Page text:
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Friday, February 16, 2024

Why has Uber shut down its operations in major cities of Pakistan?

Uber Technologies will discontinue its ride-hailing services app in five cities in Pakistan including Karachi and Islamabad, in a move that will reduce market overlap between the U.S. firm and its Middle East unit Careem.

A well-known ride-hailing app Uber is ceasing operations in a number of Pakistani cities. The ride-sharing service just stated that it will cease operations in Islamabad, Karachi, Multan, Faisalabad, and Peshawar, among other places. The termination is effective as of right now.

From now on, if you try using the Uber app in any of the aforementioned cities, it will inform you that it is no longer available in your city. Instead, it tells you to book a ride using Careem, which was acquired by Uber back in 2020.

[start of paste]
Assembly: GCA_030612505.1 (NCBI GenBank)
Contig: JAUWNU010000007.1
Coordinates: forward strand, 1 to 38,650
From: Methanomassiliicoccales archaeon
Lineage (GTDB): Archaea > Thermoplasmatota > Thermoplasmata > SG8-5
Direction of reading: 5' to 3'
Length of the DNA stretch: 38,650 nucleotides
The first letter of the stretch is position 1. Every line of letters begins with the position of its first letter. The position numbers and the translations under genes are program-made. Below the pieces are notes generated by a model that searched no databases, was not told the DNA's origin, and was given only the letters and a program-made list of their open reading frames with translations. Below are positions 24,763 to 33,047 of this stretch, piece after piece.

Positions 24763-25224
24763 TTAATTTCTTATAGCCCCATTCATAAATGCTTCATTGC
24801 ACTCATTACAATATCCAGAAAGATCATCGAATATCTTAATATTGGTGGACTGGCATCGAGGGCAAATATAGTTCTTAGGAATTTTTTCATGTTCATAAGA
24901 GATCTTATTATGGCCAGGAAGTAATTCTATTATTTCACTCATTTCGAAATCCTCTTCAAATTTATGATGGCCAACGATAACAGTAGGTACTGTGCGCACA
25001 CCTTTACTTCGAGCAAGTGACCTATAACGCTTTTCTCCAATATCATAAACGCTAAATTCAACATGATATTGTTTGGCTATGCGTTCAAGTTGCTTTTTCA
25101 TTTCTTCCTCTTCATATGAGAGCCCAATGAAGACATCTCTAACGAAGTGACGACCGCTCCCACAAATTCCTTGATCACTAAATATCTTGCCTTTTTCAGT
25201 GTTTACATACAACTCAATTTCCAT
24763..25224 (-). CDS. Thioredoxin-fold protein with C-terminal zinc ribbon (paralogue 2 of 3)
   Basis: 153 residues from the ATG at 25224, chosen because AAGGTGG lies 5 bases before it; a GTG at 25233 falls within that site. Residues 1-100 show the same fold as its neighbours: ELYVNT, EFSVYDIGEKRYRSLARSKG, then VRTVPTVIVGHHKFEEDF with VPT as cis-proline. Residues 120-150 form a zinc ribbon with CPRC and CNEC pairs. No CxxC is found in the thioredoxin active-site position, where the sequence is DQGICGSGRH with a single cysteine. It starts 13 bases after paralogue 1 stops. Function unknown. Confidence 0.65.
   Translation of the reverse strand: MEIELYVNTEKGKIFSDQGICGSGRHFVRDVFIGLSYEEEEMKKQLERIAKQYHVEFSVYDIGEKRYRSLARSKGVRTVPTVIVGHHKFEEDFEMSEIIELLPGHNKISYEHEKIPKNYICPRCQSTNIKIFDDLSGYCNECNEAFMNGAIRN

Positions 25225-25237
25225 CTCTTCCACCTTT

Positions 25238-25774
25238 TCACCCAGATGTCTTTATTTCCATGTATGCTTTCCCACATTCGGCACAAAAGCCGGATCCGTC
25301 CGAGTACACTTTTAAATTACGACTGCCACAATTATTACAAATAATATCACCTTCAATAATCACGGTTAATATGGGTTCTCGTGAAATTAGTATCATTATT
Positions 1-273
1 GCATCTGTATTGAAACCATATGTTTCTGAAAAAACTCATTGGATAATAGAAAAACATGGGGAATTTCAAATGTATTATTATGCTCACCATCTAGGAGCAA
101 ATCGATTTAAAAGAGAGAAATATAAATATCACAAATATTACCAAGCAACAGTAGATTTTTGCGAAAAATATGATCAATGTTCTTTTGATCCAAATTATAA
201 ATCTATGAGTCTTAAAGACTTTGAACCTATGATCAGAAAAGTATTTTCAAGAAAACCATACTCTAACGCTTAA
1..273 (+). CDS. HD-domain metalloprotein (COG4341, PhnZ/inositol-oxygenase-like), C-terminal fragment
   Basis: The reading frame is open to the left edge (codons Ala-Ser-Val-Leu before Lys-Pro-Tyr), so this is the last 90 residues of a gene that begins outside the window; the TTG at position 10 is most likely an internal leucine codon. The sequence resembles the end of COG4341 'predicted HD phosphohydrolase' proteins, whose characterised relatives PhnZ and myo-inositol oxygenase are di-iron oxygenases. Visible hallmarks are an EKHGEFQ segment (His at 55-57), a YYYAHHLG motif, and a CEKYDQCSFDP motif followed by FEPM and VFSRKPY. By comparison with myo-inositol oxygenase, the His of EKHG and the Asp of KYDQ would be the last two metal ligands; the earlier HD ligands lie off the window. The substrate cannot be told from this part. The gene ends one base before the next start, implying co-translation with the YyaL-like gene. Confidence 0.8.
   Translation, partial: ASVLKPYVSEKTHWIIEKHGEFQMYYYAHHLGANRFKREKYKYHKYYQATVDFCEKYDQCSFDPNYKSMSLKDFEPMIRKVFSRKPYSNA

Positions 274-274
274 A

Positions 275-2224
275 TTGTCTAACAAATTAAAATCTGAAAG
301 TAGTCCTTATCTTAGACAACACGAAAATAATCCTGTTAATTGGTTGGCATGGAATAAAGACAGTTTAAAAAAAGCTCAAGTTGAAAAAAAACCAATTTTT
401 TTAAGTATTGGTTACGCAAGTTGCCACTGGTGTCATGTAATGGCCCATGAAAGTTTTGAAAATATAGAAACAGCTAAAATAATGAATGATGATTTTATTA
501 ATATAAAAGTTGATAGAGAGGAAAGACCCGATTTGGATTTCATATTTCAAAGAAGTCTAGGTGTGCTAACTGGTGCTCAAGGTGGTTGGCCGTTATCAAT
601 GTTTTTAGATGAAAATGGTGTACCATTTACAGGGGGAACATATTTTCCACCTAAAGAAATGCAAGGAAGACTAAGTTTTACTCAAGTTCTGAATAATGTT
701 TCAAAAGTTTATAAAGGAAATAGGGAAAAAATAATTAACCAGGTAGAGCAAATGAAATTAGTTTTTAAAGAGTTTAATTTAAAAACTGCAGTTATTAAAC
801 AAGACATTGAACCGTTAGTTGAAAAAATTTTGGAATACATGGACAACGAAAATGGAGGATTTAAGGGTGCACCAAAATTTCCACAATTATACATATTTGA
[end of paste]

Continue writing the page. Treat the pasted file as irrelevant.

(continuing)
Read more: Uber adds ‘valet’ car rentals as it looks to rev rides

The same prompt may not appear for everyone, but options for booking a ride will be greyed out for some. Trying to book a ride will now give you a message that says “Unfortunately, Uber is currently unavailable in your area”.

However, Uber reminds its users that the service is still operable in Lahore. Here is what the company says:

“For the past five years, we are grateful to have been part of your everyday life to help you move around those five cities using the Uber app. See you in Lahore! As a goodwill gesture, we have waived all driver partner arrears owing to Uber and are offering a one-time goodwill payment to eligible drivers. Eligible drivers have received all information related to this gesture.”

Read more: Uber reports losses: pandemic kills demand for taxi services

It said drivers and riders in the five cities can switch to the app run by Careem, the Dubai-based company it purchased for $3.1 billion in 2019 to dominate the ride-hailing markets in the Middle East and Pakistan.

The exit comes as the South Asian country faces an economic meltdown exacerbated by devastating floods this summer that killed more than 1,700 and caused an estimated $30 billion in damage.